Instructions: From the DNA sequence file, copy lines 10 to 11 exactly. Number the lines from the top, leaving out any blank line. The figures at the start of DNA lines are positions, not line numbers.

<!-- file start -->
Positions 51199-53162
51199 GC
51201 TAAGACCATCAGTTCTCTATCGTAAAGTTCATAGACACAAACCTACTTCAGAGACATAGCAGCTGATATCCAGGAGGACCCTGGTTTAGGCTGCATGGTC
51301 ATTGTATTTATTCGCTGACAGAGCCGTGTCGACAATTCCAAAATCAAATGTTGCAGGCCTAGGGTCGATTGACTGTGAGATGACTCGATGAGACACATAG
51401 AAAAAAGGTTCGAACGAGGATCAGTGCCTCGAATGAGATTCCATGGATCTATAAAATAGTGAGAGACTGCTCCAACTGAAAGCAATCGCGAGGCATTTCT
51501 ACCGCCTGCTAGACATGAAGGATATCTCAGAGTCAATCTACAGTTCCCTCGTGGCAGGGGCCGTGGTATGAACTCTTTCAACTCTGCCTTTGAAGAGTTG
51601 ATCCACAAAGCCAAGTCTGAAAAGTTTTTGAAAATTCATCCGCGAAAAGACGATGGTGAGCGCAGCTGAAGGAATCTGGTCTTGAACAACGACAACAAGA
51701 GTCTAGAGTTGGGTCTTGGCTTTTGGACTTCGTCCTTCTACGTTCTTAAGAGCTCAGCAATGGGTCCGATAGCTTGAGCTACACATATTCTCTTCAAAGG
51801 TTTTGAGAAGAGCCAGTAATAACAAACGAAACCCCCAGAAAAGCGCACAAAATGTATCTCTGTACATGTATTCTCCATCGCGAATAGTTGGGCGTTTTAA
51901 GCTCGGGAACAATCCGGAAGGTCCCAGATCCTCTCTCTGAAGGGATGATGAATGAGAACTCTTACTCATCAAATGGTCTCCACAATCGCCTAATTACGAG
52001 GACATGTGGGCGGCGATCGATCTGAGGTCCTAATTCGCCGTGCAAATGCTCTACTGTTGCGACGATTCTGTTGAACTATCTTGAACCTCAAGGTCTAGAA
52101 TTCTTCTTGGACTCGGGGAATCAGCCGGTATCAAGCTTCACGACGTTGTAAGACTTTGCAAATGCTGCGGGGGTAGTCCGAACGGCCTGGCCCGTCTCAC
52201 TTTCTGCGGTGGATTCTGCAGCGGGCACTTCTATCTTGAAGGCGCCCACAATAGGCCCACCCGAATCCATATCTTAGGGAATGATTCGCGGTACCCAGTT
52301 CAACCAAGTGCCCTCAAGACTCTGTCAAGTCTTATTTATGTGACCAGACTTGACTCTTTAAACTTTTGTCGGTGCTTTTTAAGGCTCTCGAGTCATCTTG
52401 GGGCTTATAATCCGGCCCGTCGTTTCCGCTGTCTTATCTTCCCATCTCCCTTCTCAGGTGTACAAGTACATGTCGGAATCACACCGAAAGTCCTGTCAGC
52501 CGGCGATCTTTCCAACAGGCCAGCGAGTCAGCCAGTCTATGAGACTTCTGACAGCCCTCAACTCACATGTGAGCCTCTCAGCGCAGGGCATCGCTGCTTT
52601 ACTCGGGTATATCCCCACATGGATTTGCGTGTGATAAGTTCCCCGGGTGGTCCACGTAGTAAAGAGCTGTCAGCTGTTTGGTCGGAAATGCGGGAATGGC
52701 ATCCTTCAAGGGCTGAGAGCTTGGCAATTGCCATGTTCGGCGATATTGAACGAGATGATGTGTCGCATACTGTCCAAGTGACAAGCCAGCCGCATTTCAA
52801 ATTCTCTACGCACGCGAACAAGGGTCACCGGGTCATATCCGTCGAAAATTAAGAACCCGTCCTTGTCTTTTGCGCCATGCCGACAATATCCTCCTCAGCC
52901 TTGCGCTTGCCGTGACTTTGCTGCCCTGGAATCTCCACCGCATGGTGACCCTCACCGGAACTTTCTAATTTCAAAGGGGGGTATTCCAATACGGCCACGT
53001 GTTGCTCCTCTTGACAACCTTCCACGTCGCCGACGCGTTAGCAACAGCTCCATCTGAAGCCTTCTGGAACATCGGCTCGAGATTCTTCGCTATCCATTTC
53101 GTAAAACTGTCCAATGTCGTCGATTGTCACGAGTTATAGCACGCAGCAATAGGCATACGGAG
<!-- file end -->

51901 GCTCGGGAACAATCCGGAAGGTCCCAGATCCTCTCTCTGAAGGGATGATGAATGAGAACTCTTACTCATCAAATGGTCTCCACAATCGCCTAATTACGAG
52001 GACATGTGGGCGGCGATCGATCTGAGGTCCTAATTCGCCGTGCAAATGCTCTACTGTTGCGACGATTCTGTTGAACTATCTTGAACCTCAAGGTCTAGAA